There still are women who take pride in the pains and insults meted out to them at the hands of male dominance. The matrimonial bond and the vows exchanged are taken in full sincerity by them and they would go to any weird limits actually to keep the wedlock intact.
Times are changing, gradually yet surely.
Women are learning how to fight their battles on their own.
Education is the weapon to blow the clarion for the upcoming change.
A real-life incident indeed does it seem to be.
Let the legacy of freedom be passed on from grannies to moms and from thenceforth to the grand daughters who do have the guts it takes to keep their heads high!
14. Amlanation – by Anirban Nanda
Imagine looking in the mirror and not recognising your own face!
And having to come to terms with the awful realisation that you’ve been stripped of your identity by the violent hatred of another person.
A sudden cold splash, then searing pain as burning skin begins to tear from your body. Aah! Acid can actually transform the flowery scent of innocence into fearful tears of insecurity.
Scarred for life – both physically and mentally –
Is that a facet of love too?
The beginning confuses a bit as to who is who but as it proceeds…we have a clear vision.
What consoles us, the readers, having gone through the horrid account as to what happened in the course of the story, is the stoic acceptance on the part of the victim. Not only that, she has actually chosen to serve as a ray of hope to others having undergone the same nightmarish experience!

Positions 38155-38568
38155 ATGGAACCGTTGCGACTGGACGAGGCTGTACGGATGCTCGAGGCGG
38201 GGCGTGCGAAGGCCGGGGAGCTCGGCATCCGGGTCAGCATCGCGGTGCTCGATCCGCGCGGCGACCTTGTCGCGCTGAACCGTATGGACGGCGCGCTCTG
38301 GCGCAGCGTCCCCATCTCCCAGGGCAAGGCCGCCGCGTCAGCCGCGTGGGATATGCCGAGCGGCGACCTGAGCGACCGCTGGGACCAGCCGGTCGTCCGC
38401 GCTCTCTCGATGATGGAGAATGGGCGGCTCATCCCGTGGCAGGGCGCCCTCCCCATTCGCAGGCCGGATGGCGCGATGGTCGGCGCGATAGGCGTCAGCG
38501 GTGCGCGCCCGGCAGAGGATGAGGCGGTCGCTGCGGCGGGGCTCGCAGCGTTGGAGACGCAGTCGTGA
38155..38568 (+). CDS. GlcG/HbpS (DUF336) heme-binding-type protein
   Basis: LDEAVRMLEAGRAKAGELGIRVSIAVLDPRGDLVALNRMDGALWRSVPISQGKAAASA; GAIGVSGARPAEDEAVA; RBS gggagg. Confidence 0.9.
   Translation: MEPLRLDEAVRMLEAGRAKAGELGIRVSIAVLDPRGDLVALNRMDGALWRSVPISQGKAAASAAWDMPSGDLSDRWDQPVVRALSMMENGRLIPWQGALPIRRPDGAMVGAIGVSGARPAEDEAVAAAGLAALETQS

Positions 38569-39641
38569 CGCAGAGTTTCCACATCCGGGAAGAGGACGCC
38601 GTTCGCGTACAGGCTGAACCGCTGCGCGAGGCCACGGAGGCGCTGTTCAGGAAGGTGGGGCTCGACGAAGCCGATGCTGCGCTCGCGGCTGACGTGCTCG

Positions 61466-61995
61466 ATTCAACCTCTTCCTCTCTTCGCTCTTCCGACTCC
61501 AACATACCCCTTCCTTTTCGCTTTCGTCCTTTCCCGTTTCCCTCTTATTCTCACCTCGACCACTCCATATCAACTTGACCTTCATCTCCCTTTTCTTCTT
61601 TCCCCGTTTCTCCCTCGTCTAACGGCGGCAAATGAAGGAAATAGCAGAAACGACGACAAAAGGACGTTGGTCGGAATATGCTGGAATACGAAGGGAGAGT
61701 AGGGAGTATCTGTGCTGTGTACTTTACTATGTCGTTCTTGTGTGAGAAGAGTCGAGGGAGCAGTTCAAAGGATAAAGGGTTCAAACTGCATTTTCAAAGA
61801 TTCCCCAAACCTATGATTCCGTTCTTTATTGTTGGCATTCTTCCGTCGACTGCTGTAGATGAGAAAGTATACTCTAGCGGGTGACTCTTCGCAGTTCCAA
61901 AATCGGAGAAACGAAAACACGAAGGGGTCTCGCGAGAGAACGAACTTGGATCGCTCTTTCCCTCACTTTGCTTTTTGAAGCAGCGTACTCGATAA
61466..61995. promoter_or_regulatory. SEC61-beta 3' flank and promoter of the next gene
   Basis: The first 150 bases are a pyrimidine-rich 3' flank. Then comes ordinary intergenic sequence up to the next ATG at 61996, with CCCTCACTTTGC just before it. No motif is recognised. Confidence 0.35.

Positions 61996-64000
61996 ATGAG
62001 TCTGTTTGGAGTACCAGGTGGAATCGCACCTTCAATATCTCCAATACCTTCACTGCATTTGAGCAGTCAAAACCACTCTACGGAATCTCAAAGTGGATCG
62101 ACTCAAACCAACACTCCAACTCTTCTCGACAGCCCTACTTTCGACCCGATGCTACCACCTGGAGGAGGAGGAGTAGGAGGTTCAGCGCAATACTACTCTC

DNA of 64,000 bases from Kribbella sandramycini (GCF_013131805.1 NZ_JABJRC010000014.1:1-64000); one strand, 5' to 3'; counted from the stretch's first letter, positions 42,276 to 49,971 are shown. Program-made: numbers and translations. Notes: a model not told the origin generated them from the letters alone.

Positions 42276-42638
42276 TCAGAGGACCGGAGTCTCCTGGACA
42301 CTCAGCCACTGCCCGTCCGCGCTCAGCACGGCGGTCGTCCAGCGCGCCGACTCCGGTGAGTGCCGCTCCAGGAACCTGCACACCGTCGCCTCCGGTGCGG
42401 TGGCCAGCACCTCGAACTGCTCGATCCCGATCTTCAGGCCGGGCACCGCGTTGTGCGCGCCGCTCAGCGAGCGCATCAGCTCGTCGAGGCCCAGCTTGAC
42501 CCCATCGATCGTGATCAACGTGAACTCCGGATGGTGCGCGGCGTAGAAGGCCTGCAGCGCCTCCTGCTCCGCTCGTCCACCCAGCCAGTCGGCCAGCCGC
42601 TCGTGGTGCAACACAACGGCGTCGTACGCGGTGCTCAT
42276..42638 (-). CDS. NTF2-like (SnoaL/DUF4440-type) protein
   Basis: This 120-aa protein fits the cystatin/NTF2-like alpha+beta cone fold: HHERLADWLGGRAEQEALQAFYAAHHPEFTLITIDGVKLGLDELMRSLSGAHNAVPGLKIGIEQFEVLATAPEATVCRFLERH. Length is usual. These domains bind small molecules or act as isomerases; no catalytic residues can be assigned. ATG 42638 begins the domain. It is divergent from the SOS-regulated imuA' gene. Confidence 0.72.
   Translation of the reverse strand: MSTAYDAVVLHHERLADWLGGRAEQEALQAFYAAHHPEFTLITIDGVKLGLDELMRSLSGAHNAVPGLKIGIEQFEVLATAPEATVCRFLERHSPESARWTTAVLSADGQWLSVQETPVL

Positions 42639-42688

How many out there however to go for the same bold decisions?
15. Please Leave Your Sex Outside – by Aashisha Chakraborty
The title startles! So much so that you feel like having it covered by four of your fingers wondering what you might be in for. Let not anybody around may have inkling what you are reading till you have understood the crux.
One of the best short stories ever read although there isn’t any story thread that usually encompasses some other characters and incidents woven along parallel.
Not only has Pia fallen in love with the charismatic woman named Ms. Shobha but very likely every woman reader too.
Oops! Please Leave Your Sex Outside!
Proven beyond the least shade of doubt, there are many of us that suffer from this intellectual assault. For God’s sake, we don’t need an easy ride!
Sentences like ‘I decided to give them a hard dose of my soft skills’ are the grains of salt the author sprinkles over the dish she serves to her readers.
She doesn’t just keep us intrigued, she injects us slowly and surreptitiously with the lesson i. e. having unbiased lens to see the world, unclouded by the preconceived notions of female frailty or male might.
We feel no pain and yet find ourselves lessoned too!
Hey! No need to hide the title!
16. Tara – by Geeta Negi
The story carries us along far in the lap of Himalayas where we open our lids with Tara to a world still untouched by technology and modernity. It’s a world where girls are married off at an unripen age, where wealth is still measured in terms of domestic animals, where no news is a good news, where a woman given away in marriage is given away for good, where having desires brings the feeling of guilt along, where men enjoy all the prerogatives, where they can afford to be intoxicated while their better halves toil and moil in fields…
Tara becomes a married widow as her lawfully wedded husband marries another girl in the city. She doesn’t however get subdued to the hardships she undergoes. Rather she motivates other women to teach their men a lesson, assumes the role of Maa Durga and Maa Kali to bring an end to the vices they suffer from.